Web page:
TORONTO - In a season that has gone south since losing the CONCACAF Champions League final in a penalty shootout, Toronto FC finally had something to celebrate Wednesday.

With a rampant Jozy Altidore firing in three goals, the MLS champions turned back the clock in a commanding 5-2 second-leg win over the Vancouver Whitecaps in the Canadian Championship final. Toronto won 7-4 on aggregate to raise the Voyageurs Trophy for a seventh time and earn its ticket back into CONCACAF's elite club competition.

But with a morning flight to San Jose looming for a game Saturday, there was little time to party after the cloud of confetti was cleaned up and the last beat of the drum in front of the south stand fans. At 6-12-5, seven points out of the playoffs with 11 games remaining, Toronto knows there is more work to do.

"Tonight was important for a lot of reasons," said Toronto coach Greg Vanney. "Because if you come into tonight and there's a trophy on the line and you don't win it, that's another kick in the gut to this group that's had a lot of challenges to deal with this year."

Sebastian Giovinco contributed a goal and two assists with substitute Tosaint Ricketts adding a goal. Kei Kamara and Brek Shea scored late goals for Vancouver to make things interesting. Jonathan Osorio, a local boy playing in his 200th game in all competitions for TFC, won the George Gross Memorial Trophy as tournament MVP after scoring three goals in four games.

Altidore's goal spree helped the big man win his way back into TFC fans' hearts after being sent off early for lashing out with his boot in a 3-2 league loss to New York City FC on the weekend. He is just the fourth player in club history to record a hat trick.

Altidore did not speak to the media after with club officials citing an undisclosed ailment. But his "Cometh the hour, cometh the man" performance drew plaudits.

"For me, the bigger the game, the bigger the Jozy a lot of times," said Vanney.

In winning the Canadian Championship for a third straight year, TFC consigned Vancouver to a seventh runner-up finish. The Whitecaps have won once - in 2015 - since the tournament's inception in 2008.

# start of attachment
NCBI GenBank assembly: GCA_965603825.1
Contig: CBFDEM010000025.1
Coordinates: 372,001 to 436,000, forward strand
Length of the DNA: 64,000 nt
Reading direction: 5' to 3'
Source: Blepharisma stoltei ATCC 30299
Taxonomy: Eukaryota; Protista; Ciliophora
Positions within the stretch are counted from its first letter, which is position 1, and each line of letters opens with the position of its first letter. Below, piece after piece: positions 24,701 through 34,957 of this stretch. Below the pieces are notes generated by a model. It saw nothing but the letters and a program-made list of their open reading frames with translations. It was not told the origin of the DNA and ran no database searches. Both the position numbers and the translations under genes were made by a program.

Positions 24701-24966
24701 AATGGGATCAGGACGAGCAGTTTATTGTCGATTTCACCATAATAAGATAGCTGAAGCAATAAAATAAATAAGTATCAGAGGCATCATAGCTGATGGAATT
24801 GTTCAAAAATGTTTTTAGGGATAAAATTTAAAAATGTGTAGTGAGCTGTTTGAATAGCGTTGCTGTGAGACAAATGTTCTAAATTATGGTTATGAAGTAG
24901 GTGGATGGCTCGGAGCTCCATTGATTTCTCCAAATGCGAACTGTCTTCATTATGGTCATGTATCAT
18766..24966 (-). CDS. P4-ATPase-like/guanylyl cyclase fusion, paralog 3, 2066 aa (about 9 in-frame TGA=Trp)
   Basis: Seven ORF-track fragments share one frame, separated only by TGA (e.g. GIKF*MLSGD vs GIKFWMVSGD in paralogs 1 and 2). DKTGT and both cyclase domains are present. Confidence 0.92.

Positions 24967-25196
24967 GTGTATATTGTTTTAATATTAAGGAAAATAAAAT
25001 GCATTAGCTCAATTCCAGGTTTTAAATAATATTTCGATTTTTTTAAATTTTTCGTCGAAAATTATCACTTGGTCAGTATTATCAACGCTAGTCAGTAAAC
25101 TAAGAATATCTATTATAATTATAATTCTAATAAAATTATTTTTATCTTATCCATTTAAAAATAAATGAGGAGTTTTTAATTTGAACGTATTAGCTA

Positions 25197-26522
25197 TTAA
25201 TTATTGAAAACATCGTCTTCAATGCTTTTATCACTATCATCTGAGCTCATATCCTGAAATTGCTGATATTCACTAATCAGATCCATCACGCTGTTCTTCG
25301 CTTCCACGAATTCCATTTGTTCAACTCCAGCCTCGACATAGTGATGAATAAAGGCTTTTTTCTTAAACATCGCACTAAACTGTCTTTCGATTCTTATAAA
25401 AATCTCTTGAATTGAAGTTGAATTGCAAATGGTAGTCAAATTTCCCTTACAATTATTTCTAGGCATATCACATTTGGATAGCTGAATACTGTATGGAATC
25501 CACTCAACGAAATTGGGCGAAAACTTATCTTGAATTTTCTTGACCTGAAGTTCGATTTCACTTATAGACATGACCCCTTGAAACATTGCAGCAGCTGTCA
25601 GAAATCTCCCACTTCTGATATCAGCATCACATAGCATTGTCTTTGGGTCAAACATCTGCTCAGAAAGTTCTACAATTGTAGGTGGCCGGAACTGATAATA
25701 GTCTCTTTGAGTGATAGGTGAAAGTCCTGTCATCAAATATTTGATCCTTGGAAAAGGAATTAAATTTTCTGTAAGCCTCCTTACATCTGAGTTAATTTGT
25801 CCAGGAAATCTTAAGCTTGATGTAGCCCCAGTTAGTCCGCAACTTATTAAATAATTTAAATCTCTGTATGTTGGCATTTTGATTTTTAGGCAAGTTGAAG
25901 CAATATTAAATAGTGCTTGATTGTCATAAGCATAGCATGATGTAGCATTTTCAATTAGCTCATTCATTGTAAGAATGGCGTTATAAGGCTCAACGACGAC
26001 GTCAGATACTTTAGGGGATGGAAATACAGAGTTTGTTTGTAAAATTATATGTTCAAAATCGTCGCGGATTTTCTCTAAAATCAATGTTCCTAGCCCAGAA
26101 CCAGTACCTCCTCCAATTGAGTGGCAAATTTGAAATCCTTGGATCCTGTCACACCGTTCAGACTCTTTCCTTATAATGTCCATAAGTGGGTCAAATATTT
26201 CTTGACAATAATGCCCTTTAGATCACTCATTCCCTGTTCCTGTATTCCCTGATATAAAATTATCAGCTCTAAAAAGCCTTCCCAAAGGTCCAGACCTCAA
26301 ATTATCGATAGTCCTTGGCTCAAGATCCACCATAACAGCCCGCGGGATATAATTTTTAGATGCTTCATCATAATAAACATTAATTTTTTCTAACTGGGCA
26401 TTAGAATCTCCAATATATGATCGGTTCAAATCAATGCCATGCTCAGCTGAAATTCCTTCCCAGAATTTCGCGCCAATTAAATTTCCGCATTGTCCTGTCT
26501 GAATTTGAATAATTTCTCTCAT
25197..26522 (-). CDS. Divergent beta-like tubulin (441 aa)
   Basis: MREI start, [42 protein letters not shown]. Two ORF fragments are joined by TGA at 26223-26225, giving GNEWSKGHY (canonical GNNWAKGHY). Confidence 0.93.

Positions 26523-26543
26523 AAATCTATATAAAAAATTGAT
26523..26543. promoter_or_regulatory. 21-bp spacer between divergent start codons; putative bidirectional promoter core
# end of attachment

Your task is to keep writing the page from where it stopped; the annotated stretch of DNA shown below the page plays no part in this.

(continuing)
While he lamented not being able to score the first goal and the long trip from the West Coast, Whitecaps manager Carl Robinson said the better team won on the night.

"On the day we knew if their big players turned up, it was going to be difficult," he said.

"We've been in the final a couple of times and we've come up a little bit short. We came up a little bit short again today, but sometimes you've to give the opposition credit," he added.

The Canadian Championship final has a history of being decided late, but there was little drama Wednesday. Toronto led 2-0 at the half and 4-0 after 53 minutes.

Robinson praised his team's character for mounting a comeback at 4-0. But normal TFC service resumed with Ricketts' goal, allowing the 14,994 on hand at BMO Field to return to celebrations.

The win was worth a US$50,000 team bonus and entry into the CONCACAF Champions League, the elite club competition covering North and Central America and the Caribbean.

"It keeps us playing important games," said captain Michael Bradley.

Altidore capped a beautiful Toronto passing move in the 39th minute, beating goalkeeper Stefan Marinovic with a low shot from close range after taking a nifty back-flick from Marky Delgado that put him behind the defence. The goal came after a intricate tic-tac-toe passing sequence.

Giovinco made it 2-0 in the 44th, twisting his body for a diving header off an Osorio cross after some blue-collar work by Delgado in the buildup. It was Giovinco's record sixth Canadian Championship goal - and a rare score using his head.

Altidore added another in the 49th minute, knocking in a laser-like cross from Giovinco. Vancouver had seven men in the penalty box at the time, none of whom were able to stop the goal.

Giovinco and Altidore combined off a corner with Altidore's glancing header making it 4-0 in the 53rd.

Kamara pulled one back for Vancouver in the 63rd minute, beating goalkeeper Clint Irwin after being put behind the Toronto defence by Nicolas Mezquida. Shea tapped in Vancouver's second goal in the 77th before Ricketts headed in a Bradley free kick in the 80th minute, two minutes after entering the game, to ease the minds of the 14,994 on hand at BMO Field.

It was an entertaining first half, full of robust challenges if not clear-cut chances early on. But Toronto found its range late in the half and kept firing away.

Toronto outshot Vancouver 17-11 (13-4 in shots on target) with 14 of those shots coming within the penalty box.

The Whitecaps had been coy about the availability of Davies, who missed Vancouver's weekend game in Portland due to a right hip flexor strain and left practice early Tuesday. But the 17-year-old midfielder, bound for Bayern Munich after the season, was in the starting lineup with Robinson saying he was pronounced fit some 4 1/2 hours before kickoff.

Davies had a good chance in the first half, firing just wide from distance.

Robinson, who took Davies off in the 51st minute, said the decision to start the teenager was "really tough" given his health issues.

Toronto playmaker Victor Vazquez was a late scratch with a sore knee after taking the warmup. He was replaced by Delgado, who responded with a fine performance.

For Toronto, it was a 13th victory in 14 two-legged series since 2016 in the Canadian Championship, CONCACAF Champions League and MLS playoffs.